It turns out that we may have to put off our trip to the asteroid belt for awhile. First of all, I just don’t have enough PTO banked to cover that kind of time, and second we should really wait until a more convenient method of travel is developed. We’ll leave the asteroid exploring to robot satellites and future NASA astronauts.

In the mean time – a girl can dream!!

Dare to dream!


Asteroid Observing?

One of my favorite observing nights was a journey Vesta out to Cedar Drive Observatory, owned by fellow club member Tony Kroes. Lynn and I went out there to see an NEA, or Near Earth Asteroid that was tumbling by at a distance closer to us than the moon. I’ll give you a minute to wrap your brain around that one.

This was something that allegedly we’d be able to see through our binoculars, so ever optimistic, we arrive with a small star chart with the approximate path of the asteroid printed on it. It became clear that we just wouldn’t be able to find this thing ourselves so leave it to Tony to find this moving target.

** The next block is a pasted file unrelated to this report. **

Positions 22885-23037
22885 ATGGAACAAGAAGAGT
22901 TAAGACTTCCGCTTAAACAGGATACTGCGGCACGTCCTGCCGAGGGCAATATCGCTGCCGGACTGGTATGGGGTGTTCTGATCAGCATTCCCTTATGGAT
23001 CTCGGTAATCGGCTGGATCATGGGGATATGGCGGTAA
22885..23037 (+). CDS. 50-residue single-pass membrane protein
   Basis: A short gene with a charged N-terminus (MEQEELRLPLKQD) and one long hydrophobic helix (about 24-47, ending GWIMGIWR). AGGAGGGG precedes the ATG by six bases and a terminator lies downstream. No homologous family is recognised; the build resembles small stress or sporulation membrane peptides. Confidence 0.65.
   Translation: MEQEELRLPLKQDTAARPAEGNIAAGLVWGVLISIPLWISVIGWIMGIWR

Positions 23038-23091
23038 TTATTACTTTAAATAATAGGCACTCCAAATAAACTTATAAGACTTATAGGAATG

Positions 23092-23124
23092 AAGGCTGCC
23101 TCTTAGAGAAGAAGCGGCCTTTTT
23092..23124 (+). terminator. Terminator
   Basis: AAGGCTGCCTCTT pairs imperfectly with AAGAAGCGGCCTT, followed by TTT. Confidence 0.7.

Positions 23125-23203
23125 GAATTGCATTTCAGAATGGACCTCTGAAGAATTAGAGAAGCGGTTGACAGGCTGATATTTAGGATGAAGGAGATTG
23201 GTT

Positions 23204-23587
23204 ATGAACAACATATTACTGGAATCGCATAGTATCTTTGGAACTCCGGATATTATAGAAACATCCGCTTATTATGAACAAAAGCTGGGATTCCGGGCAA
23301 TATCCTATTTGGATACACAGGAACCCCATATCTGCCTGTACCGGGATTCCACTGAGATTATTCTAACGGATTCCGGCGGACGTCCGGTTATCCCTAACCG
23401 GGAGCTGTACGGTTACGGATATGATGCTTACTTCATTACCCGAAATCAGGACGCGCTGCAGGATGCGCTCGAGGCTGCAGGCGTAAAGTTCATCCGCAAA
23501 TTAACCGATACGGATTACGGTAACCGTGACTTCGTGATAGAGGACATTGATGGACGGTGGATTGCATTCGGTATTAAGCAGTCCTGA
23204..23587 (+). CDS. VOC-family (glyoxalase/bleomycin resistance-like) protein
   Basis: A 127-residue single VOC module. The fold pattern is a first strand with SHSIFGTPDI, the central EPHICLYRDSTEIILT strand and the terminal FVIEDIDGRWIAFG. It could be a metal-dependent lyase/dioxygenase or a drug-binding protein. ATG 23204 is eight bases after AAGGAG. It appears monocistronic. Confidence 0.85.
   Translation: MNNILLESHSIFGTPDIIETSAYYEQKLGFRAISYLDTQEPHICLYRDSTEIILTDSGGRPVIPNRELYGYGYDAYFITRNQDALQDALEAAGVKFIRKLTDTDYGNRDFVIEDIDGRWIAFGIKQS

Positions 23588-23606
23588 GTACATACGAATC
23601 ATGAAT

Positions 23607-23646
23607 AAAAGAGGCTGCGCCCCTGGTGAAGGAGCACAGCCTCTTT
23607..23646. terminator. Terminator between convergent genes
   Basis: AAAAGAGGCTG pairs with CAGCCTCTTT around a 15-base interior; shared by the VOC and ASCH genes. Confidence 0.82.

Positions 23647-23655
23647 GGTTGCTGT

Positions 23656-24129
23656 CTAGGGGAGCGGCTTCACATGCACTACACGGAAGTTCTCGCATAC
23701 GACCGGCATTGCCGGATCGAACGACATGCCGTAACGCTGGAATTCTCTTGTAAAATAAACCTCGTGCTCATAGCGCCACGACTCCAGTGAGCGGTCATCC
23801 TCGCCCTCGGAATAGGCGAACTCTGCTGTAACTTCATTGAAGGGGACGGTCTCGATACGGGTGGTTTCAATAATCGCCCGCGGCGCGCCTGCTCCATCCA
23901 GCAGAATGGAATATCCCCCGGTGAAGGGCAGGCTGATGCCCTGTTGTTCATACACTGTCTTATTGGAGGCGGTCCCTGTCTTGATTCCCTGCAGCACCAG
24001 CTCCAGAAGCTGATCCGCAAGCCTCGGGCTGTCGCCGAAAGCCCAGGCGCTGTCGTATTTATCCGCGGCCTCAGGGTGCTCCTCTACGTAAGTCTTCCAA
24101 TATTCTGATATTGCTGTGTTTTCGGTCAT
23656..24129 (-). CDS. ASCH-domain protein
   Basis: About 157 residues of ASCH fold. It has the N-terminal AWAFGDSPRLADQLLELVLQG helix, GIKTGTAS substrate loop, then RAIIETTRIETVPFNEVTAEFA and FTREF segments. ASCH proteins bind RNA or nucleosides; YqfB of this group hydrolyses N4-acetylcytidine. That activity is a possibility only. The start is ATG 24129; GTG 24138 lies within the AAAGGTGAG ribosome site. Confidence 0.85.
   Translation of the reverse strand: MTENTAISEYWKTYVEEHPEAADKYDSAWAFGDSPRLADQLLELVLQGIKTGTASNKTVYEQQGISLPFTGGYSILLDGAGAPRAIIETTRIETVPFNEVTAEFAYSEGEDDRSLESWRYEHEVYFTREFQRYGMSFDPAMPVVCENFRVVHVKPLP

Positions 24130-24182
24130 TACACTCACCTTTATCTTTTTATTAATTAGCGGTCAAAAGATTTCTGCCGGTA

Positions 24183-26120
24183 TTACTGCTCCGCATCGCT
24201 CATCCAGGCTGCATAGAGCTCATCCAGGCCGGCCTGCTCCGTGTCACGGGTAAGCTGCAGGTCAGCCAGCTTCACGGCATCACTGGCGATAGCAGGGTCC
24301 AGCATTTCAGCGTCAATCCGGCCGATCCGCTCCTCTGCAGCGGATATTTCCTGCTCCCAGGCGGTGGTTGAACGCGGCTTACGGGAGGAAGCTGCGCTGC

I’m sure I actually dropped my jaw the first time I saw this piece of space rock roll on through the field of view. This is one of the reasons that I became interested in NASA’s Dawn mission. The Dawn spacecraft’s mission is to visit not one, but two asteroid belt objects, the two largest asteroids, Ceres and Vesta. These two asteroids can, at times, be viewed through binoculars!

What’s cool about these asteroids is that they represent the beginning of our solar system. They hold secrets to how our solar system formed, and why there’s an asteroid belt at all! What’s also cool is that this year they can be seen in the same field of view!

So – here’s your challenge – go to and click on the ‘Asteroid’ link then – you guessed it, find Vesta and Ceres! Make sure you observe them more than one night to see the movement. They’re getting dimmer so your better get out there soon!


End of the World

99942 apophis